Kannathil Muthamittal, Tamil film
Cast: Madhavan, Simran, Nandita Das, P.S. Keerthana, Prakashraj, Chakravarthy.
A little girl's search for her biological mother who had abandoned her as a new born baby is brought out poignantly in 'Kannathil Muthamittal'. With films like 'Mouna Ragam', 'Alaipayuthe' and now 'Kannathil Muthamittal', Maniratnam yet again proves that he is at his best when tackling human emotions and relationships.
Amudha, adopted by Thiru and Indira and growing up with the couples two sons, is blissfully unaware of her parentage, till the couple decide to inform her of it on her ninth birthday. At first shocked into disbelief, Amudha then expresses her determination to search out for her biological mother. The search takes the family to strife-torn Sri Lanka, where Amudha comes face-to-face with reality, and reconciles herself to it.
The characters are well etched, the tale is narrated with lot of feeling and maturity, some of the scenes would bring a lump to your throat. The director's attention to detail is remarkable. Like, though Amudha shares a close bonding with both her foster parents, there is a subtle difference in the way she interacts with each. Enhancing the emotional impact is the lighting and framing of the camera, with Ravi K. Chandran setting a very realistic tone.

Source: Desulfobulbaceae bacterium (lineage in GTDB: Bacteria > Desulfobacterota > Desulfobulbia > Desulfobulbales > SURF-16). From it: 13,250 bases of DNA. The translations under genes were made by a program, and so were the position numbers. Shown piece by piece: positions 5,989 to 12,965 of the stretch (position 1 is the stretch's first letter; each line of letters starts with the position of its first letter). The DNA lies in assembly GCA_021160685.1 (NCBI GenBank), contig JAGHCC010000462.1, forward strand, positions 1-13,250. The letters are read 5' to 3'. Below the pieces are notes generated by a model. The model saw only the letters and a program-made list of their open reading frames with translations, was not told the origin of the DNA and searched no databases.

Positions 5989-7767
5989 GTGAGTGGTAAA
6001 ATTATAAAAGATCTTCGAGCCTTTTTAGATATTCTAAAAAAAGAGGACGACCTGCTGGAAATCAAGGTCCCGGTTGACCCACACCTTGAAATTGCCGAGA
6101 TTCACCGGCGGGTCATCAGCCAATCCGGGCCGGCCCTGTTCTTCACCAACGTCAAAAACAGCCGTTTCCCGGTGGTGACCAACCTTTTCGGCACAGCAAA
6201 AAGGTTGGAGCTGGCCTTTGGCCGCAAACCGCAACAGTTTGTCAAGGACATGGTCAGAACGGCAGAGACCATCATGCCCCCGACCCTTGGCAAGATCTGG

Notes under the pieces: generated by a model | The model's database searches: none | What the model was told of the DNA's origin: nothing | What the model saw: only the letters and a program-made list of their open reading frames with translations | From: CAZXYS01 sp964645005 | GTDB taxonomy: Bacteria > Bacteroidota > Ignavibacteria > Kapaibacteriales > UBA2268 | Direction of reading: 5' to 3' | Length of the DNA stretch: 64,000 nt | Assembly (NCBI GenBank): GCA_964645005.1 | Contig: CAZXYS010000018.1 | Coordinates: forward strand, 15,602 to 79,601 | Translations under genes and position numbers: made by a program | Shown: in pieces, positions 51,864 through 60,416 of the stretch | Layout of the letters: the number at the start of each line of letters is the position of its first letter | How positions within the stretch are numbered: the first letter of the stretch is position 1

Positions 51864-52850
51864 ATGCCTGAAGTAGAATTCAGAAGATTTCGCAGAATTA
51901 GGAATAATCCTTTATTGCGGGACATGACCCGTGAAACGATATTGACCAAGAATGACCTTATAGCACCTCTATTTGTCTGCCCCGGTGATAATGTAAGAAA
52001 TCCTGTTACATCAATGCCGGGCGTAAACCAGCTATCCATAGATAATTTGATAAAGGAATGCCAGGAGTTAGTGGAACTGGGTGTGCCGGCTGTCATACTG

The director seems to get a little distracted after the scene shifts to Sri Lanka, and couldn't resist depicting some war talk and scenes. Tankers and bombs, arson and havoc, talk of liberation, and the silly amateurishly handled scene where Thiru and family get caught in the crossfire between the soldiers and the militants, and make a miraculous escape. The scene of Thiru and his friend falling in the hands of militants reminds one of similar scenes in 'Kaatruukenna Veli'.
It is amazing the way Simran has steadily grown in stature as an actress, and manages to connect with the audience, whether she plays a glamour doll, or just a simple housewife sans make-up, as in this film. Madhavan's wide toothy smile has been curbed, and some subtlety brought in. A little more maturity would have helped. Nandita Das brings out well the dilemma of a woman militant who is persuaded to come face-to-face with her past, and revive the memories which she had buried deep down.
But the scene stealer, undoubtedly, is Keerthana as Amudha, who yearns to see her mother and get a kiss from her. Keerthana (daughter of Parthiban - Sita) evokes so much sympathy, her expressions so natural and spontaneous, it is like she was born to act. Kudos to Maniratnam for his right selection. Like 'Azhagy', this too is a classy film and not to be missed.